But the most blinding smoke and complex mirrors come from advertising — once Akerlof and Shiller have dispensed with swindlers, sharpers, and serious bottom feeders like Michael Milken, Charles Keating, and Bernard Madoff. Advertising grafts its narrative onto the metaphor for how the Phishing for Phools shows our minds working: evolving stories. Akerlof and Shiller present convincing evidence of how tobacco, pharmaceutical, and liquor companies and politicians weasel a chapter of their own into our life stories, abusing the mutual storytelling — with all its signs and wonders — that is elemental to our humanity. Sometimes, and this one’s a real miracle, they go to jail for it.
“It is not the unadulterated actions of markets that bring us the cornucopia we enjoy,” write Akerlof and Shiller, although that “we” has a royal ring to it, “for that same free-market system brings ever more sophisticated manipulations and deceptions.” It is the bridled market that measures and enforces quality standards that keep the system from becoming a colossal Ponzi scheme. The authors salute standardization, grading, and certification, no matter that they too can be corrupted; they sing the praises of the Better Business Bureau, chambers of commerce, consumer unions, the National Association of Realtors, and the Uniform Commercial Code — smell that coffee. The very suggestion that government could be of service, to serve common needs against the externalities and inequalities inherent in the unregulated system, releases some overdue oxygen into economics.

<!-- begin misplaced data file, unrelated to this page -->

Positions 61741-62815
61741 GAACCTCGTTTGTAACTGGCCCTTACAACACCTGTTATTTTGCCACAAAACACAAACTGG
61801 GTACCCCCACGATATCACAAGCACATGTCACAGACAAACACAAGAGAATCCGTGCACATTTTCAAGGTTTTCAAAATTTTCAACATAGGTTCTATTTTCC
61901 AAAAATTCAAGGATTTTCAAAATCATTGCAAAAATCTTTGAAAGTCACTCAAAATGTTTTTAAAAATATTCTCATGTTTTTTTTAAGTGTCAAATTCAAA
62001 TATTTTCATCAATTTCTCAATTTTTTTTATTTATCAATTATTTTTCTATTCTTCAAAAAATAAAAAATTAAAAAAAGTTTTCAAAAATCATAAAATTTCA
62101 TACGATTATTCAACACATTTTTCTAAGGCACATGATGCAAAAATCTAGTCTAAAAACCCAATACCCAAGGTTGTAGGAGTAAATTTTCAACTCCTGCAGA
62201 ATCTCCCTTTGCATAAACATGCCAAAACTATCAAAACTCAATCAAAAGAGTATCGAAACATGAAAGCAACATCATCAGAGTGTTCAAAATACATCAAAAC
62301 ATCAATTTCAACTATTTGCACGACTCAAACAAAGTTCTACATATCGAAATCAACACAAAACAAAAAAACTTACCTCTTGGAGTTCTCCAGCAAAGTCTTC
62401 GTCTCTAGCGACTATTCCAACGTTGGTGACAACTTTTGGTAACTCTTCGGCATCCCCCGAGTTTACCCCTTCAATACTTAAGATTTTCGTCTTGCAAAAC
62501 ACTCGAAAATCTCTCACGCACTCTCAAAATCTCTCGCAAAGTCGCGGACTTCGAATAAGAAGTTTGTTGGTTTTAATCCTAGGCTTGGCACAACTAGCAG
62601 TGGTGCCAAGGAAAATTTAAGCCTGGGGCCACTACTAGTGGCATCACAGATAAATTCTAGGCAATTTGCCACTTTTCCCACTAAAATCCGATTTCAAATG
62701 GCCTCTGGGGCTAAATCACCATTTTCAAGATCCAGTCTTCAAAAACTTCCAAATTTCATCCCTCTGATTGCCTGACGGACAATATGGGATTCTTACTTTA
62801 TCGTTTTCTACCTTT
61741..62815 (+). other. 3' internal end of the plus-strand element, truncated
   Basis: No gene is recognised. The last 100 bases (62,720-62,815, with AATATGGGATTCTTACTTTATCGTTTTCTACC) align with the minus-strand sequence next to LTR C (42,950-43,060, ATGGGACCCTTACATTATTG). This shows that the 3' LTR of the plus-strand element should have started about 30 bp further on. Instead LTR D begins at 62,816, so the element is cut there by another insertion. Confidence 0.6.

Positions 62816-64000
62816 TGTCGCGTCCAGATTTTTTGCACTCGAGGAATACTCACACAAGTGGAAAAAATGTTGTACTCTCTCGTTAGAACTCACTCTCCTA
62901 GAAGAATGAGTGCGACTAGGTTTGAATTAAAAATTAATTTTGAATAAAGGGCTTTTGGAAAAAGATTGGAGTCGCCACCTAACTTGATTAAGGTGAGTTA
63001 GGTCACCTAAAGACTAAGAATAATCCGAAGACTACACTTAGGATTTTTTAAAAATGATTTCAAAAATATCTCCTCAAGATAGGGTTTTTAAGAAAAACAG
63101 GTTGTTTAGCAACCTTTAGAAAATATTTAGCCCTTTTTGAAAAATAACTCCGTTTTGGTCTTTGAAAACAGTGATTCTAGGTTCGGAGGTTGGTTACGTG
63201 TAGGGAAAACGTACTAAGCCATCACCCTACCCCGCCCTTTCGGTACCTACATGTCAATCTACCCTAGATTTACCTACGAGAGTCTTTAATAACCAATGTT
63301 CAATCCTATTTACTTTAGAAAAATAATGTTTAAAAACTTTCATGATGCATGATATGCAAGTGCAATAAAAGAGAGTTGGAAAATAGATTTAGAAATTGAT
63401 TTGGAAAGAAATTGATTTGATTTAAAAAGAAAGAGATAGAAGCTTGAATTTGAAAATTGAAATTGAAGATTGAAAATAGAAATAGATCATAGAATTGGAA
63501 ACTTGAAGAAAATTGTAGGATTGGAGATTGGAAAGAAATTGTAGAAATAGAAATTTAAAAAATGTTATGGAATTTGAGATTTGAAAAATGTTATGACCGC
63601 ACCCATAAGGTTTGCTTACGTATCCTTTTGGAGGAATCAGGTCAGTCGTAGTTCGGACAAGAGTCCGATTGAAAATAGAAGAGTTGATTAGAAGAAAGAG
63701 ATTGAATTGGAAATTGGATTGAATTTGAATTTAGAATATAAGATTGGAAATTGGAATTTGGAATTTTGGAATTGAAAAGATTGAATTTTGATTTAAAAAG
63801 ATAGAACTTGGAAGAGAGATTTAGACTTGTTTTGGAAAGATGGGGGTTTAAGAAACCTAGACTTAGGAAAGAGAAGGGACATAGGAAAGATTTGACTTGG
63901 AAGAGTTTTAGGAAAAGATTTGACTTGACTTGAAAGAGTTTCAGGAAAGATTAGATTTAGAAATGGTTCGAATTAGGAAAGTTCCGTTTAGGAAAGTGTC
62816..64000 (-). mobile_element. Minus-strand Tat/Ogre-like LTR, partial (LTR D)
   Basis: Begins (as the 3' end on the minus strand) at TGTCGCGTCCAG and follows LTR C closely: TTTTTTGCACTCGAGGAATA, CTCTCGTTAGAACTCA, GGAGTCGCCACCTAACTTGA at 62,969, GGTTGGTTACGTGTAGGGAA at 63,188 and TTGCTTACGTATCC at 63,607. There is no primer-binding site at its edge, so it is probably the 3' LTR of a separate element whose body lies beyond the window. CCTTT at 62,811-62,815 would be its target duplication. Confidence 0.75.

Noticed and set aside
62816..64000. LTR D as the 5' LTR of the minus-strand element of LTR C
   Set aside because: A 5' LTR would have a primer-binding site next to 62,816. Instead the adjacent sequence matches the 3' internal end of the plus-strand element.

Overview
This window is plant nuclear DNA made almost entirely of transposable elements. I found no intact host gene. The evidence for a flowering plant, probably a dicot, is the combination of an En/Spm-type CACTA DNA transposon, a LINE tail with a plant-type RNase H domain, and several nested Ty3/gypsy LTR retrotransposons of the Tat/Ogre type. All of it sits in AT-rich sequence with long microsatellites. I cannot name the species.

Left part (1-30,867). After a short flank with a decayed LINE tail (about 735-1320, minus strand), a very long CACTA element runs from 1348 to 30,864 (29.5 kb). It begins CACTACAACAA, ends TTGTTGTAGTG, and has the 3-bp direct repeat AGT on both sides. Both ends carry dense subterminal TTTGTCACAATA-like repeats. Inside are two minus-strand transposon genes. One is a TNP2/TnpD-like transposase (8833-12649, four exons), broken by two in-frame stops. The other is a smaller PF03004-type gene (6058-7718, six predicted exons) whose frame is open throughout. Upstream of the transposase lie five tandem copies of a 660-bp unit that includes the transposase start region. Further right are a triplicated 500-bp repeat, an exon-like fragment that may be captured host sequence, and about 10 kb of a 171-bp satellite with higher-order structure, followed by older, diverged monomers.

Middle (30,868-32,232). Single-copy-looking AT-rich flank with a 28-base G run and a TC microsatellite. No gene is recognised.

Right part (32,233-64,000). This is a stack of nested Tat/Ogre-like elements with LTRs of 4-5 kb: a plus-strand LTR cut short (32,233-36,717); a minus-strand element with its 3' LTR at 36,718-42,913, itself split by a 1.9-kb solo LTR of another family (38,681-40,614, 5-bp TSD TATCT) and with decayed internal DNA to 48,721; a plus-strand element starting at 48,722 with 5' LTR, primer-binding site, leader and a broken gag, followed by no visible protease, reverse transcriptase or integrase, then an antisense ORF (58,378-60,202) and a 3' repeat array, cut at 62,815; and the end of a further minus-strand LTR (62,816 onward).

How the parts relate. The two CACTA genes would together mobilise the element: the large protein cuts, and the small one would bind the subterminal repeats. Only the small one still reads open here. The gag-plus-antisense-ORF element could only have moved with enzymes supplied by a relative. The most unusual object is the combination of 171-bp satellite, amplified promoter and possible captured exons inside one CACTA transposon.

Free a marketplace and it will provide all the tackle needed to phish for phools. The economic model is fundamentally flawed, as are we. Both have consequence for our well-being, assert Akerlof and Shiller. This is not a new economics, they readily admit, but they have added a variable: being aware of the stories we tell ourselves, and what to leave on the cutting-room floor. It is information, and how we turn it into knowledge is our responsibility. Phishing for Phools suggests we bring some moral obligation to buying and selling, just as it suggests that phools get to laugh at their pregnabilities — if they live, that is, long enough to learn.